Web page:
Source: (2002) Clinical Law Review. 9: 157.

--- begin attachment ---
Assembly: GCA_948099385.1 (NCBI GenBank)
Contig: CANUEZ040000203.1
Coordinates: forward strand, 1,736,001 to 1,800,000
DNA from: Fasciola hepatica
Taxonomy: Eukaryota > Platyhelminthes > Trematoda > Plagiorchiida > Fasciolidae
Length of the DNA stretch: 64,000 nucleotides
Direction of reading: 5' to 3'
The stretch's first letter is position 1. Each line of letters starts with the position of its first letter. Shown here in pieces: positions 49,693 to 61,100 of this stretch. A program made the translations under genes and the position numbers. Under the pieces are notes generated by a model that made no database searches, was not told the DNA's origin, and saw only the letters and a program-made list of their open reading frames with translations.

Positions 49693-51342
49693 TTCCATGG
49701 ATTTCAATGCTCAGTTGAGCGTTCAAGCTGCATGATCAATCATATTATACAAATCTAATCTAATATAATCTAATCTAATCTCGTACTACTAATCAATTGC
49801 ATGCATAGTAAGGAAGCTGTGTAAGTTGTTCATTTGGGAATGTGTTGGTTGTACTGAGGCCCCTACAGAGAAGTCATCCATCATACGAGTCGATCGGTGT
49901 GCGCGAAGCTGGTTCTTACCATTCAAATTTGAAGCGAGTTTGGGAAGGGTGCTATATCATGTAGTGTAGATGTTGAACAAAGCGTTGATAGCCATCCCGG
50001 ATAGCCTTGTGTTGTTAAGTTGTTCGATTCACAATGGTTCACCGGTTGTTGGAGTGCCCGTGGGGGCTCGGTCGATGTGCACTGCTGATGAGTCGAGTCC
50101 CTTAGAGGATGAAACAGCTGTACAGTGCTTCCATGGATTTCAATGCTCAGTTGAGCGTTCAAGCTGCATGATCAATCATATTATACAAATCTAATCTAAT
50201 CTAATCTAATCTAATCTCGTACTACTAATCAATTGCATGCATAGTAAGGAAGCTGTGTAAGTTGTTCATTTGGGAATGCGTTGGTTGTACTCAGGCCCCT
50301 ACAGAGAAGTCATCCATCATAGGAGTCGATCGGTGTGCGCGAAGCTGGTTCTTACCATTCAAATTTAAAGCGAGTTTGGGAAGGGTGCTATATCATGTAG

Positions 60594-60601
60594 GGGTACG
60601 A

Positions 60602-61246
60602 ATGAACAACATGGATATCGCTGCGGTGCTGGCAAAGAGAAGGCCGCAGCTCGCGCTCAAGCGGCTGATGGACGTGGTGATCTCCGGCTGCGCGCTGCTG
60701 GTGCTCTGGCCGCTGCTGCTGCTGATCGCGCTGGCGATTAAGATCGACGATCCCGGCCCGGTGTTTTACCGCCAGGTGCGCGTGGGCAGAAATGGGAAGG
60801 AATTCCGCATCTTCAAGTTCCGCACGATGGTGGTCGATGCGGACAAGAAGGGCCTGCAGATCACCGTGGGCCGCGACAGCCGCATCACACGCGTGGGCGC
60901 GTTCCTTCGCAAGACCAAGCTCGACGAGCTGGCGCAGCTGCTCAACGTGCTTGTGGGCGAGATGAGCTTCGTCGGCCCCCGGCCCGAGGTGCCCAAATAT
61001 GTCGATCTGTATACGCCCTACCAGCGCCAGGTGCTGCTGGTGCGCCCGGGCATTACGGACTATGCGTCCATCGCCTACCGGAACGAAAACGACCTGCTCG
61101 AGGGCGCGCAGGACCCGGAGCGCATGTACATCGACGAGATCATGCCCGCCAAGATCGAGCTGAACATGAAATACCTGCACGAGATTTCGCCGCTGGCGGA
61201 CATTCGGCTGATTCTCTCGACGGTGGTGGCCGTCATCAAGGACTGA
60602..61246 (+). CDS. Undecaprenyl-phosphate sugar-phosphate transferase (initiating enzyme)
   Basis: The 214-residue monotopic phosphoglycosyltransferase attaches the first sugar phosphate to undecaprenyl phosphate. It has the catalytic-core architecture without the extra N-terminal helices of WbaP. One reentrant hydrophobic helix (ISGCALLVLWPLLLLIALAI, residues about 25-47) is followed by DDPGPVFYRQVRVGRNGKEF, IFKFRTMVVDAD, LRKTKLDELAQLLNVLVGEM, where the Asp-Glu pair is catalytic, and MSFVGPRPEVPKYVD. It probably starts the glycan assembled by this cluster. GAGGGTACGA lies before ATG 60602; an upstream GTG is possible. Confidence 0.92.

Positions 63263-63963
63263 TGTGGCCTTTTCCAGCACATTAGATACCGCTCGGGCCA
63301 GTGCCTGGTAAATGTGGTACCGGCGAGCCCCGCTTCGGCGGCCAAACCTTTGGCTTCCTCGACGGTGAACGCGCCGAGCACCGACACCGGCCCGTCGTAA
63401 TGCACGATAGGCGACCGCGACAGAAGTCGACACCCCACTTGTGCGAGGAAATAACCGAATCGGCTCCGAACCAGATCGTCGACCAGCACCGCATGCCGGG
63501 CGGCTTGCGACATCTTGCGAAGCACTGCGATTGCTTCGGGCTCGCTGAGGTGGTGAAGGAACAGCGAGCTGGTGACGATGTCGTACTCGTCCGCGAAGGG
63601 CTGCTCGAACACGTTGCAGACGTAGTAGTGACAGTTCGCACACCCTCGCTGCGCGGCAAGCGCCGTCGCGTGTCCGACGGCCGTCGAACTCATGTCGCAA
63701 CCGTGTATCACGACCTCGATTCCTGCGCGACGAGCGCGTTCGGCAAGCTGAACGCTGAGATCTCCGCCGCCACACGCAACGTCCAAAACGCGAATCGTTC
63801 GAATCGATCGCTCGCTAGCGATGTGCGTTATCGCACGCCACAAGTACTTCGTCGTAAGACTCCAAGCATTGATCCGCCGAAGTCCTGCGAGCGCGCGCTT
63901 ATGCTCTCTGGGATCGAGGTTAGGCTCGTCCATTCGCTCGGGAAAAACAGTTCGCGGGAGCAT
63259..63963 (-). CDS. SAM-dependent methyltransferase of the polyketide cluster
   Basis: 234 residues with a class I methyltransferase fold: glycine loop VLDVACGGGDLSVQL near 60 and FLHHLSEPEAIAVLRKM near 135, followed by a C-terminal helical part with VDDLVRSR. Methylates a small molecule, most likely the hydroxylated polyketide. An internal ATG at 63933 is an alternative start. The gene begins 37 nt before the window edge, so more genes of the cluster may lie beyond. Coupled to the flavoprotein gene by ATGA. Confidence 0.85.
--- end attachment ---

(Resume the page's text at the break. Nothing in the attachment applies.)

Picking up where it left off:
The authors of this paper characterize mediation as being oriented toward justice, not as a flight from justice, as some might construe it. However, they assert, justice in mediation is different from justice in adjudication. Unlike a judge, jury, or arbitrator, a mediator does not have responsibility for determining an appropriate remedy or just distribution. The parties to the dispute have that responsibility. Rather, the mediator must attend to the process, help the parties recognize the legitimacy of different perspectives on justice, and work towards a resolution the fits with the parties’ views of a fair and acceptable outcome. On these bases, the authors explore justice issues in Shakespeare’s The Merchant of Venice, analyze resolutions in four different mediations, and consider the importance and relevance of all of this for law school education.